Bamboo has captured the imaginations of green homebuilders and buyers, leading some growers to neglect their roots.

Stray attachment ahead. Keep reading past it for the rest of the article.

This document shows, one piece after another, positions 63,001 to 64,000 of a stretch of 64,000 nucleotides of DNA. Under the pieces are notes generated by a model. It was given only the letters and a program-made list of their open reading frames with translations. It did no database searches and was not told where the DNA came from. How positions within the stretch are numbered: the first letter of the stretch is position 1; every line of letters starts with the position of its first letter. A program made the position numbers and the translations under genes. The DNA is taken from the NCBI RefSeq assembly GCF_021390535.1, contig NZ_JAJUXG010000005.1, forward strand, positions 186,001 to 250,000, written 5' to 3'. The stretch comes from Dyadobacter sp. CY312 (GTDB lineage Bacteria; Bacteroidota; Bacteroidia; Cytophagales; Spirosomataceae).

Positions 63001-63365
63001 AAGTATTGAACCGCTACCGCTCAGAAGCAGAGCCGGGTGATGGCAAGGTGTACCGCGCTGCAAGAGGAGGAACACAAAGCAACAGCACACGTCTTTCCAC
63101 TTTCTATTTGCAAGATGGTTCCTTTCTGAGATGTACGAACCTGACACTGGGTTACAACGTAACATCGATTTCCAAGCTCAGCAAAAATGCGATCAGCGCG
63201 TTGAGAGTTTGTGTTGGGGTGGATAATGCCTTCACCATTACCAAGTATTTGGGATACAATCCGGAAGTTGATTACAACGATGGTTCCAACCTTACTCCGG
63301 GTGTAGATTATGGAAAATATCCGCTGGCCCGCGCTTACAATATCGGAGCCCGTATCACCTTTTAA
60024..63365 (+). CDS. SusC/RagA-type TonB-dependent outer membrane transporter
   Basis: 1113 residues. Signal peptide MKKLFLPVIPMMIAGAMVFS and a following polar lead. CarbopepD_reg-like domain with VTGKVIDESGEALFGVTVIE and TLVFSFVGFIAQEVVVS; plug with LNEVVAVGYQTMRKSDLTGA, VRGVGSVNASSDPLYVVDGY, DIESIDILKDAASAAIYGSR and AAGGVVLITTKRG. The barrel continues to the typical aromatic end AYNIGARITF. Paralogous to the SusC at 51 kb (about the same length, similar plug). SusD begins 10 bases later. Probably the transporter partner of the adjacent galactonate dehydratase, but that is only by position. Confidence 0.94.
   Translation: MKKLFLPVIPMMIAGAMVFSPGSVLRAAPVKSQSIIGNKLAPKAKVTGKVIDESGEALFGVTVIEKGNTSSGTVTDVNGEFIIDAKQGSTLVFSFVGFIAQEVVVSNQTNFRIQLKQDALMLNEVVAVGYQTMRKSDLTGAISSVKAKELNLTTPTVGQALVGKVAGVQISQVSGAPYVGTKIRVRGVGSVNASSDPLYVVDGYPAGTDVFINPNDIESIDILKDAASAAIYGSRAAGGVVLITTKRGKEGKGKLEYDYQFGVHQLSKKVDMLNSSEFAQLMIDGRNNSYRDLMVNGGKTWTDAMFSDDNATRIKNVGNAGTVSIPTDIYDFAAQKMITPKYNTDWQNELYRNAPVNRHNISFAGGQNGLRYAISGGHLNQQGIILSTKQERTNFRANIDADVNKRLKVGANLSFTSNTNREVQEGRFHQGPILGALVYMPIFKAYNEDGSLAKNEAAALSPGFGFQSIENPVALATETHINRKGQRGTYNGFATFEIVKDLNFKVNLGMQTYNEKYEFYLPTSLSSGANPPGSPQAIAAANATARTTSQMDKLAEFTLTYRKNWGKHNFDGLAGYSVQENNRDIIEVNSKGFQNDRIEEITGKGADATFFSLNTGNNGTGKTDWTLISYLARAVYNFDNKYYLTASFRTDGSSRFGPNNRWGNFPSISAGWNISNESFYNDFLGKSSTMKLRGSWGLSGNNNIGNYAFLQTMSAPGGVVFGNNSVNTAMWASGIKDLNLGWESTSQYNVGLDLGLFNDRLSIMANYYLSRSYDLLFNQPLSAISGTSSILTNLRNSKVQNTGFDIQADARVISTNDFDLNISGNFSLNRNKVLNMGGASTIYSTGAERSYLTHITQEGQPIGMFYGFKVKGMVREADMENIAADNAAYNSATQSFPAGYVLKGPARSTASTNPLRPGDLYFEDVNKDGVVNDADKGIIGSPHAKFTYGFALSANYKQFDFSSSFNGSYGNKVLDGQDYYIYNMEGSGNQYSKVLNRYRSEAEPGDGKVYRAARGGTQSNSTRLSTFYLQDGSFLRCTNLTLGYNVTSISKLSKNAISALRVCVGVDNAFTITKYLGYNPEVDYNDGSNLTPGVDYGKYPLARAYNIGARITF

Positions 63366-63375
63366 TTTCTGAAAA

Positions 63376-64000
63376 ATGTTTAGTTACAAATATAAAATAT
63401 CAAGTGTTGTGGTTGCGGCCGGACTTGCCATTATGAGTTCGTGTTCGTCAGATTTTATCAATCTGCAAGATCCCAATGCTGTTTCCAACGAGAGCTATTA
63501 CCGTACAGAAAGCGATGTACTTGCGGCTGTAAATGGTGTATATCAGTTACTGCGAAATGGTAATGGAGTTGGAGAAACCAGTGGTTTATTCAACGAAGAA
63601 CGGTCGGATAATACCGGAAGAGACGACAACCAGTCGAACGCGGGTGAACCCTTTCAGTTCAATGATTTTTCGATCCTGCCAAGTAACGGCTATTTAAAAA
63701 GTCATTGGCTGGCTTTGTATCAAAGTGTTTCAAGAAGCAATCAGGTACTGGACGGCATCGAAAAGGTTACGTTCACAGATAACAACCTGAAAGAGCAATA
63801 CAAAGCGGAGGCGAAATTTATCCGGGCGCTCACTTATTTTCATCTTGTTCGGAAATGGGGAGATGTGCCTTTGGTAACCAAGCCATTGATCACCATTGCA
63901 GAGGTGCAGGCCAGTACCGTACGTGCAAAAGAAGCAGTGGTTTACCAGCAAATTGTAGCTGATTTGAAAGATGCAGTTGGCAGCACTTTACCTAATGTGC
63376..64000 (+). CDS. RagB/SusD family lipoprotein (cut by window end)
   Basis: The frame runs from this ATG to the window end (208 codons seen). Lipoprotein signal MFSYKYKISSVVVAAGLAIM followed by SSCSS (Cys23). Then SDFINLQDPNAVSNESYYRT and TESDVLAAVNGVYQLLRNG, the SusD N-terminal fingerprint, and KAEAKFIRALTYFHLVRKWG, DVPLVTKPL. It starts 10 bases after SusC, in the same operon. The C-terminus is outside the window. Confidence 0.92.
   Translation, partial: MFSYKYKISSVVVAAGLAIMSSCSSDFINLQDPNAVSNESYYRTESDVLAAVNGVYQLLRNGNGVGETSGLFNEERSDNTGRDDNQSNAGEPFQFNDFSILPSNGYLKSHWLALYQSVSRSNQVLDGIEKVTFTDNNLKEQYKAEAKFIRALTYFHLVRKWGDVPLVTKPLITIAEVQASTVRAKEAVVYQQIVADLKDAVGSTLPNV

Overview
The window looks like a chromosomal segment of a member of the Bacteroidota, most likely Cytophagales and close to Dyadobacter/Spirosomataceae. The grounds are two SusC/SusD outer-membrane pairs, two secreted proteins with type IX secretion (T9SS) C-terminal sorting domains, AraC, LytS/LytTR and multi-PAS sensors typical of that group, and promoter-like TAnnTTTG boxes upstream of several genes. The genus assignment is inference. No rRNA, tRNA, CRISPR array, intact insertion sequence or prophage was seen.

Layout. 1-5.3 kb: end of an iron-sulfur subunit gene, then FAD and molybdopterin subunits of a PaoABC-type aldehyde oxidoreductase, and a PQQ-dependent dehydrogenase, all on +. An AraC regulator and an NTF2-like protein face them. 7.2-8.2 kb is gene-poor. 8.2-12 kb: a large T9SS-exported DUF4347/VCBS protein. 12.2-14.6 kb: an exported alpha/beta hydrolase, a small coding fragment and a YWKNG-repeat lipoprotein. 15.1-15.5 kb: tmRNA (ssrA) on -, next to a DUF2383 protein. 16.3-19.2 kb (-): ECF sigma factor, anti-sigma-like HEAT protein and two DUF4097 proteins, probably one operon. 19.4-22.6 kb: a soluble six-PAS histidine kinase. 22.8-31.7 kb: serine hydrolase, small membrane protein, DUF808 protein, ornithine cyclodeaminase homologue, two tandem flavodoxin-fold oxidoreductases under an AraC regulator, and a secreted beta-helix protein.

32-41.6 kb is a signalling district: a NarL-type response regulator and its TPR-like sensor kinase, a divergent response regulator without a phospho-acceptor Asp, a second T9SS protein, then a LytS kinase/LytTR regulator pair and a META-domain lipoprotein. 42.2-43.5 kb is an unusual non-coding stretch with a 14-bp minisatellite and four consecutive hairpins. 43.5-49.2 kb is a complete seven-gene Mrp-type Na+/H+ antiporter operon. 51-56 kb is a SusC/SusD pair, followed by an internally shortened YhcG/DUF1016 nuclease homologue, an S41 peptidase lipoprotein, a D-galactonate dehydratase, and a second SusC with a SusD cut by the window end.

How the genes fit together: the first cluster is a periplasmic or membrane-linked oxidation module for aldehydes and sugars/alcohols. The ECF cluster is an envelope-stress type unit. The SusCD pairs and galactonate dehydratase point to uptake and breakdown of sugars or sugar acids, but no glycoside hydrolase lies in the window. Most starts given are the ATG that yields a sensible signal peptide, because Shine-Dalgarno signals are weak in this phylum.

You can't get much trendier than a house built by Pb Elemental Architecture. The firm's four town homes on north Beacon Hill (selling for up to $680,000) feature radiant heat rising from the floors, garage doors that function as retractable living-room walls, rooftop decks with outlets for an outdoor kitchen, and bamboo—lots of bamboo. The stylish, fawn-colored material covers the stairs winding up the three-story units, the kitchen cabinets, and the bedroom and bathroom floors. "We use bamboo flooring in every project," says Chris Pardo, Pb's co-founder. A big reason why, he says, is that "it's environmentally friendly." And buyers are looking for that, Pb broker Chris Stark adds, speaking above the din of drills as workmen put the finishing touches on the Beacon Hill homes. "They definitely understand that [bamboo] is a renewable resource that doesn't take down a huge forest to provide your flooring." Indeed, bamboo has become big business. Bainbridge Island–based Teragren, one of the country's biggest manufacturers and importers of bamboo products, has seen revenue grow by between 30 and 40 percent in the past three years, and this year expects to rake in more than $20 million, according to CEO David Knight. But ironically, the craze over this ostensibly green resource has led to some very un-green practices. In China, Vietnam, and India, where bamboo is grown, farmers are now clearing forests to make way for bamboo plantations, according to Jim Bowyer, director of the responsible-materials program at Dovetail Partners, a Minneapolis nonprofit devoted to environmental issues. As with any plantation, he says, "You tend to find a narrower range of plant and animal species [than you would in a natural forest]. You harvest it, and now you've got to ship it 7,000 satisfy a growing market on the other side of the world." "Clearly, the green status currently accorded bamboo products needs serious re-evaluation," Bowyer concluded in a contentious report a few years ago entitled Bamboo Flooring: Environmental Silver Bullet or Faux Savior? Van Calvez, head of product development for ecohaus (formerly the Environmental Home Center), a kind of green version of Home Depot that has stores in SoDo and Portland, Ore., says he's been hearing reports of bamboo-inspired forest-clearing for several years. In fact, as a flurry of new bamboo vendors has approached ecohaus, one company told him directly that it was clearing land for a new plantation. "They didn't even realize what they were doing was a no-no for us," he says. Concerned, Calvez says he asked his two bamboo suppliers—Teragren and California-based EcoTimber—"point blank" whether they were clearing land. He says they reassured him that their bamboo came from longstanding plantations. "We go into [bamboo] forests that have been there for 1,000 years," says Teragren's Knight, who contracts with farmers in China, where the company's factory is based. No planting is necessary, he says, since bamboo's root system continually sends up new shoots—as long as it is allowed to grow to maturity over six years or so. But while Knight says his company insists that only mature bamboo be harvested, he allows that many companies hack it down in half the ideal time in order to reap twice the profits. So not only are some farmers clearing forests, they are also depleting their own bamboo stands—and incidentally creating a much softer, more easily damaged product. "Everyone has heard horror stories about this stuff," says Curt Stiger, co-owner of SoDo's Major Brands Floors. "A lot of us didn't know much in the early days." That was around five years ago, he says, when "this market just got flooded with a ton of stuff." He noticed that the cheap stuff scratched and dented easily. "It's gotten to the point where we only sell one brand," he says—and that brand is Teragren. The University Village's Anthropologie store has also found that its bamboo floor scuffs easily. "You've got to be really careful," says manager Lauren McConnaughey. In his report, Bowyer argues for some kind of certification process to distinguish reputable, eco-friendly bamboo purveyors from those who merely pitch themselves as such. Heading in that direction, in April California-based Smith & Fong became the first bamboo company to receive certification from the Forest Stewardship Council for its operation. The German-based FSC certifies mostly wood forests in an attempt to make sure they are responsibly harvested, and Smith & Fong founder Dan Smith says he worked with the internationally respected organization for several years before it agreed to look at his suppliers' bamboo groves in China. So far, the FSC, formed on the heels of the 1992 Earth Summit in Rio, has certified about 20 percent of the roughly 10,000 acres that serves Smith & Fong. The certification insures that Smith & Fong does not overharvest its lands, and also requires the company to maintain some permanently preserved natural forestland in addition to its bamboo plantations. Nadav Malin, chair of the materials and resources advisory group for the influential Leadership in Energy and Environmental Design (LEED) program, run by the U.S. Green Building Council, says he is excited by the development. "It's something we've been hoping would happen for quite a while."

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